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Are You Afraid of Commitments? It may not be that Bad

Update Date: Jan 07, 2013 08:13 AM EST

If you have broken out of too many relationships just within 3 months or so, this may have made you wonder if you have commitment issues. A lot of people do not even realize this pattern that they are stuck in. By the time they start knowing the other person, they would have already created a big row and broken off the relationship. But does that necessarily mean that he/she has commitment issues? Well, maybe or maybe not.

Dr. Petra Boynton, a social psychologist and sex researcher working in International Health Care at University College London, writes in The Telegraph that when we meet someone, it takes some time before we get to know them, and at that time we are still deciding if we are right for each other or not. So it could be that you are still just meeting people and haven't really come across anything that suits you or them.

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This act of moving on too quickly may be frustrating for those looking for long-term relationships, but it can be made better by framing it for yourself as not settling for something that's not right for you.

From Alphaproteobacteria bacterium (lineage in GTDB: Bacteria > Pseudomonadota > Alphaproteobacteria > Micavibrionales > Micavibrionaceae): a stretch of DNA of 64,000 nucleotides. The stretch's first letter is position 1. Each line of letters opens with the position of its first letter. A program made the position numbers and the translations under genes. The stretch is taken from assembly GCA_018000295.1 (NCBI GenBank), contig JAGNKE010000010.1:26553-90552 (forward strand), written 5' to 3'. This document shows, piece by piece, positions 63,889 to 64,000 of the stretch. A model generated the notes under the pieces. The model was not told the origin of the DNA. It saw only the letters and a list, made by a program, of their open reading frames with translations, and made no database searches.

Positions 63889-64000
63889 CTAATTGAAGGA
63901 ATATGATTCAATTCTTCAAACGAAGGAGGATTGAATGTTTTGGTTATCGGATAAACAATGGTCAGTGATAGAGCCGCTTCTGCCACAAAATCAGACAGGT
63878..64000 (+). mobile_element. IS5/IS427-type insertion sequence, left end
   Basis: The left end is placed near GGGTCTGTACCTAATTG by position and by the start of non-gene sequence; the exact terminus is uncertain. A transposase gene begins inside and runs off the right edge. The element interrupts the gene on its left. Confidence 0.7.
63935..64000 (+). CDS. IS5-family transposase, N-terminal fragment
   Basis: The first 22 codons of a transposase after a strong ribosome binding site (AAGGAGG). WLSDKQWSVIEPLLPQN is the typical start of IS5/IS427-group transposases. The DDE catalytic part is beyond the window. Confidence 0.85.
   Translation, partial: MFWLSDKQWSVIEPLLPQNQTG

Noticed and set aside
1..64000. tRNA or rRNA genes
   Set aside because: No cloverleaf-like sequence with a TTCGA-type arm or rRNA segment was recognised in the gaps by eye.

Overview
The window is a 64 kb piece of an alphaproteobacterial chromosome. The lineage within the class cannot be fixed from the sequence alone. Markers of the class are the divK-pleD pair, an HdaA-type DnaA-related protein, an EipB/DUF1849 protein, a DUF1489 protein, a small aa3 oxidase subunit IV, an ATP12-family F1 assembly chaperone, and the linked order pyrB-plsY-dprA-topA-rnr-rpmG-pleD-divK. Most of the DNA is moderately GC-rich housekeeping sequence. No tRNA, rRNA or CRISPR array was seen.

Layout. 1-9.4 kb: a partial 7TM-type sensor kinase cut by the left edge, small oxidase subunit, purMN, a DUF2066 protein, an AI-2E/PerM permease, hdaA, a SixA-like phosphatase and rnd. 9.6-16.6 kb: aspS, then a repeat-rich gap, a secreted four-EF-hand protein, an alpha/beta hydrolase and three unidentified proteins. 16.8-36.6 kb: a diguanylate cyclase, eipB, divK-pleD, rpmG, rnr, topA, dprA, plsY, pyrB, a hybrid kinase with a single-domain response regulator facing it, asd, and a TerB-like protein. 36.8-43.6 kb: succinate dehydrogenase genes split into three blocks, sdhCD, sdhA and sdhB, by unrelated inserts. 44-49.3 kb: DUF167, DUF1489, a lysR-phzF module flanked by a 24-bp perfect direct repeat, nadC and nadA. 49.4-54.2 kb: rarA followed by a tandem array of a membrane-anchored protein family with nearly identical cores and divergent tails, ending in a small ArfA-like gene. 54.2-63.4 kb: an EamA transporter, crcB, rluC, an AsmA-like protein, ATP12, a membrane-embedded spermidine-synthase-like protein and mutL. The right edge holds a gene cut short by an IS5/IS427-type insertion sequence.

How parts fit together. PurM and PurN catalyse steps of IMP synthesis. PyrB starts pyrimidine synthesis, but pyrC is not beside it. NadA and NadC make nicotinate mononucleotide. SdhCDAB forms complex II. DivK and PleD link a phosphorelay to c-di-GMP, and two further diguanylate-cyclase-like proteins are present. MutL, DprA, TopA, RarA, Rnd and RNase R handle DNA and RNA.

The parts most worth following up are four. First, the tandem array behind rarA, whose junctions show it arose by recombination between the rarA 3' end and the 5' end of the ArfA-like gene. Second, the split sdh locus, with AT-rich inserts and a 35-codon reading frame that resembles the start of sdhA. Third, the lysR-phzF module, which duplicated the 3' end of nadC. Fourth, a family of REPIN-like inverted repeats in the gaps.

Many times we end up choosing people who are not right for us. We may have done so because we made our choices based on people's looks, income, occupation etc. Or, it could be that they are not looking out for a long-term relationship while we are.

While many things could call for the end of a relationship, sometimes even the fear of rejection, anxiety about commitment, problems from past experiences, or unrealistic expectations about what relationships are, could also lead you to end things, Boynton says.

She further says that one must always keep in mind that the idea of 'the one' is a myth and that also, the idea of finding the 'right' one is not easy.

Boynton assures that there is nothing wrong in being selective, even though sometimes it is wiser not to date for a while when you give time to yourself to figure out what exactly it is that you are looking for in a partner and what it is that you have to offer.

She says the following commonly asked relationships questions (via my friends at the Kinsey Institute) could be useful for people to reflect on their situation.

"Thinking about how your relationships ended may also be worthwhile. Did you regret any of the decisions you've made? What triggered you to end things? Is there a pattern that might be attributed to the type of person you're dating (meaning they're not right for you) or one where you are being triggered by something to end things?"

She suggests that one may want to consider visiting a counselor, who could perhaps help identify the blocking or may be visit your GP if this is causing you distress.

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